Rose is an orphan girl who lives in Mrs. Hartley’s orphan home. However, when Mrs. Hartley and some of the children die of illness one fateful month, all of the orphans are sent to other places. Rose and some of her friends are sent to live in the orphanage of the angry Mr. Crampton, who has strict rules and doesn’t want children messing around with his stuff. However, the more Rose learns about Mr. Crampton, the more she learns that he is hurting during the holiday season and needs someone to love him.
Production Quality (2 points)
As usual for John Lyde and his creative teams, Christmas Oranges is a professional production. This is evidenced by good video quality, audio quality, and camera work. The soundtrack is somewhat generic, but it is fine for the genre. Locations are mostly fine, even though there are few of them, but the sets are limited in scope. There are also some random scenes that are poorly lit for no clear reason. However, on the flip side, the editing is surprisingly effective. On the whole, this is a high quality effort that has become commonplace from this group.
Plot and Storyline Quality (1.5 points)
In a different turn from other stories from John Lyde and company, Christmas Oranges has a uniquely substantial plot that contains the accessible struggles of relatively believable characters. Though there is narration that hurts things, the child characters are actually pretty good, even if the orphan premise is slightly cheesy. There are also some silly ‘kids’ sequences and montages, along with some strawman characters. However, for the most part, the dialogue and the ideas therein are mostly meaningful and do their best to avoid cliched Christmas concepts involving orphans. Probably the best element of this storyline is its use of realistic character backstories to humanize the ‘bad’ characters. On the whole, while this movie did not go as far as it could have, it is still enjoyable and is worth a watch.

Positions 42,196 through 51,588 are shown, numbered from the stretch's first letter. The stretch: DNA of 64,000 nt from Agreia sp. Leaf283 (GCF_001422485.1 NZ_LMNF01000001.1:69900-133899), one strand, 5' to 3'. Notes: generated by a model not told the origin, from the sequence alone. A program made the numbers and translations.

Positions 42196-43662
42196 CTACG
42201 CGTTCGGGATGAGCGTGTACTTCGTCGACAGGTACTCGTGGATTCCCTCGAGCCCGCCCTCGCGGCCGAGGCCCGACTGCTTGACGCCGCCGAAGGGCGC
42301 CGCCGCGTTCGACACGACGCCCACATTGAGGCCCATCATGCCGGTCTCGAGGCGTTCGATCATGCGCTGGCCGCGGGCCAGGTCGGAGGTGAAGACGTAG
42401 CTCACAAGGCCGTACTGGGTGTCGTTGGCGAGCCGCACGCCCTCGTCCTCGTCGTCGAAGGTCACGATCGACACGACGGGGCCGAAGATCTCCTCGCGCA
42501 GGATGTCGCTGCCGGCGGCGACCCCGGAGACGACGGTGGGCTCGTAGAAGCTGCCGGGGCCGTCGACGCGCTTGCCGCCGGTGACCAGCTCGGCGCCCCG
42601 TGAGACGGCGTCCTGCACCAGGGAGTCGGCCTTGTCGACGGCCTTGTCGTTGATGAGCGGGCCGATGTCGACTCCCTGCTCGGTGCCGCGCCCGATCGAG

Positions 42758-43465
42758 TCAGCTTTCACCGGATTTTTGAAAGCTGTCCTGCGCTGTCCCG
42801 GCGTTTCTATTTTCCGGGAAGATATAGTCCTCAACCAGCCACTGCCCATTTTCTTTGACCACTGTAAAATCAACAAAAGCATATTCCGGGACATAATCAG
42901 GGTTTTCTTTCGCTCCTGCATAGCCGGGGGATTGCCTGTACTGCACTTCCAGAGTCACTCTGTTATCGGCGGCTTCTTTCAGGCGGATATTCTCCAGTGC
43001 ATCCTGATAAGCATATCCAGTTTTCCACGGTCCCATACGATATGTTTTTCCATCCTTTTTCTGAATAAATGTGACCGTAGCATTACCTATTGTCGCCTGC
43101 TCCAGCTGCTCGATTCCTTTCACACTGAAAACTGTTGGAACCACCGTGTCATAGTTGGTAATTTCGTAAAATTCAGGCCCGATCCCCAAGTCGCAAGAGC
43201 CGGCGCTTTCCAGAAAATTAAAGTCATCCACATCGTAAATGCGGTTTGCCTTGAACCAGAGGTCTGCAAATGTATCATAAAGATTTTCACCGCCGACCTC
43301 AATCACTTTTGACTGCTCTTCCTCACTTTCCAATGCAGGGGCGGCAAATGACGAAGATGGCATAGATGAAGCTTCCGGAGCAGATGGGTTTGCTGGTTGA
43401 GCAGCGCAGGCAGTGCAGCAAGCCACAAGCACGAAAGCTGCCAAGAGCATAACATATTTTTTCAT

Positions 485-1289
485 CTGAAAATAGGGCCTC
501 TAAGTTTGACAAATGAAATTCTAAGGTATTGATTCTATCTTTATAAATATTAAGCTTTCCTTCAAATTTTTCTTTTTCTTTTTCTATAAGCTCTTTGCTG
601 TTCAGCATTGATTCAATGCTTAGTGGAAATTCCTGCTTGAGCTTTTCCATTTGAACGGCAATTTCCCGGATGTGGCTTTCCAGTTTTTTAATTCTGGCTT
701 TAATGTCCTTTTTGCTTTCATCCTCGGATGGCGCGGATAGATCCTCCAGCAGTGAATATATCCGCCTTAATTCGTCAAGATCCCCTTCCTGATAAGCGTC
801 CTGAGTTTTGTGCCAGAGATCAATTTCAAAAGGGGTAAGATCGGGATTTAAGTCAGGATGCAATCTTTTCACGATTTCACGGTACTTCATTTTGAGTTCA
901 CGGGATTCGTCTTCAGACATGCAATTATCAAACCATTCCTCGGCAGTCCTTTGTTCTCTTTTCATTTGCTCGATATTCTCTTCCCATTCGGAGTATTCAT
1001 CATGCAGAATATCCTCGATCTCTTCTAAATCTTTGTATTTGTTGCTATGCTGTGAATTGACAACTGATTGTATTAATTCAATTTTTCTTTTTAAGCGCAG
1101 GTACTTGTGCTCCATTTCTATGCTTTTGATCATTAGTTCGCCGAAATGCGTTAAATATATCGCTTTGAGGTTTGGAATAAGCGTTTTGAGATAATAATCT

Acting Quality (2 points)
While most of the cast members are definitely professional, this section still tends to be a mixed bag. Some cast members seem to be overdoing their performances just a bit. However, on the whole, emotions are realistic, and line delivery is on point. As a side note, costuming is historically authentic. Overall, this rounds out a very professional effort.
The Covenant Communications\Paulist Productions\Mainstay Productions collaboration has been working for years to make respectable films, and for the most part, they have succeeded. However, they have been plagued by an inability to get over the last proverbial hill that stands between them and film greatness. Nonetheless, they have all the tools necessary to do so. Thus, we believe that sometime in the near future, they will finally break through and make that dynamic film that has alluded them for years.
Final Rating: 5.5 out of 10 points